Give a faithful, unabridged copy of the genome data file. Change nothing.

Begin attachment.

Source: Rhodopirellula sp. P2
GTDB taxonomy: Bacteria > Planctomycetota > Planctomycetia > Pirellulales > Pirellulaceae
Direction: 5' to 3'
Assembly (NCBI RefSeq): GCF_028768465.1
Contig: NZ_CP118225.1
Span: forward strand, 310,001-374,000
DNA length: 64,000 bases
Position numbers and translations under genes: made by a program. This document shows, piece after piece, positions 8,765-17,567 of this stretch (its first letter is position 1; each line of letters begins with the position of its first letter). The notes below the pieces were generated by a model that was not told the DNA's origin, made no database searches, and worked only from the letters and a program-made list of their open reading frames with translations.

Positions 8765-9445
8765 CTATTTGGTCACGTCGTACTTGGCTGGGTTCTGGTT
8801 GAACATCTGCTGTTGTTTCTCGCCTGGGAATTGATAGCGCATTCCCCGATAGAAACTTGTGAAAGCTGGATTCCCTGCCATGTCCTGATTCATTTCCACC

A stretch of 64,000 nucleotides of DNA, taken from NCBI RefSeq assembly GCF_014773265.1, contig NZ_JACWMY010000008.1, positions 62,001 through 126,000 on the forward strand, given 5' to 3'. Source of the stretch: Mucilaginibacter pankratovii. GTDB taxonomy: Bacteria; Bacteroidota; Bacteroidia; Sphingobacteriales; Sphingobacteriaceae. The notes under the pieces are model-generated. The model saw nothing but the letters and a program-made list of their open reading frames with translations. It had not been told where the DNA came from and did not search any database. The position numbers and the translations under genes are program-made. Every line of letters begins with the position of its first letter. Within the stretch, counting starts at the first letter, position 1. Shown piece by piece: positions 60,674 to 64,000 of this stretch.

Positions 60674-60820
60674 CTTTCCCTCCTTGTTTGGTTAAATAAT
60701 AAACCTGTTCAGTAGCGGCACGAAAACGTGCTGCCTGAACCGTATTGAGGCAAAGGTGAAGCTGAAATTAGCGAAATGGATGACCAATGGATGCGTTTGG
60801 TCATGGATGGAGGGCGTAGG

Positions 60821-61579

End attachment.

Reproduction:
Source: Rhodopirellula sp. P2
GTDB taxonomy: Bacteria > Planctomycetota > Planctomycetia > Pirellulales > Pirellulaceae
Direction: 5' to 3'
Assembly (NCBI RefSeq): GCF_028768465.1
Contig: NZ_CP118225.1
Span: forward strand, 310,001-374,000
DNA length: 64,000 bases
Position numbers and translations under genes: made by a program. This document shows, piece after piece, positions 8,765-17,567 of this stretch (its first letter is position 1; each line of letters begins with the position of its first letter). The notes below the pieces were generated by a model that was not told the DNA's origin, made no database searches, and worked only from the letters and a program-made list of their open reading frames with translations.

Positions 8765-9445
8765 CTATTTGGTCACGTCGTACTTGGCTGGGTTCTGGTT
8801 GAACATCTGCTGTTGTTTCTCGCCTGGGAATTGATAGCGCATTCCCCGATAGAAACTTGTGAAAGCTGGATTCCCTGCCATGTCCTGATTCATTTCCACC

A stretch of 64,000 nucleotides of DNA, taken from NCBI RefSeq assembly GCF_014773265.1, contig NZ_JACWMY010000008.1, positions 62,001 through 126,000 on the forward strand, given 5' to 3'. Source of the stretch: Mucilaginibacter pankratovii. GTDB taxonomy: Bacteria; Bacteroidota; Bacteroidia; Sphingobacteriales; Sphingobacteriaceae. The notes under the pieces are model-generated. The model saw nothing but the letters and a program-made list of their open reading frames with translations. It had not been told where the DNA came from and did not search any database. The position numbers and the translations under genes are program-made. Every line of letters begins with the position of its first letter. Within the stretch, counting starts at the first letter, position 1. Shown piece by piece: positions 60,674 to 64,000 of this stretch.

Positions 60674-60820
60674 CTTTCCCTCCTTGTTTGGTTAAATAAT
60701 AAACCTGTTCAGTAGCGGCACGAAAACGTGCTGCCTGAACCGTATTGAGGCAAAGGTGAAGCTGAAATTAGCGAAATGGATGACCAATGGATGCGTTTGG
60801 TCATGGATGGAGGGCGTAGG

Positions 60821-61579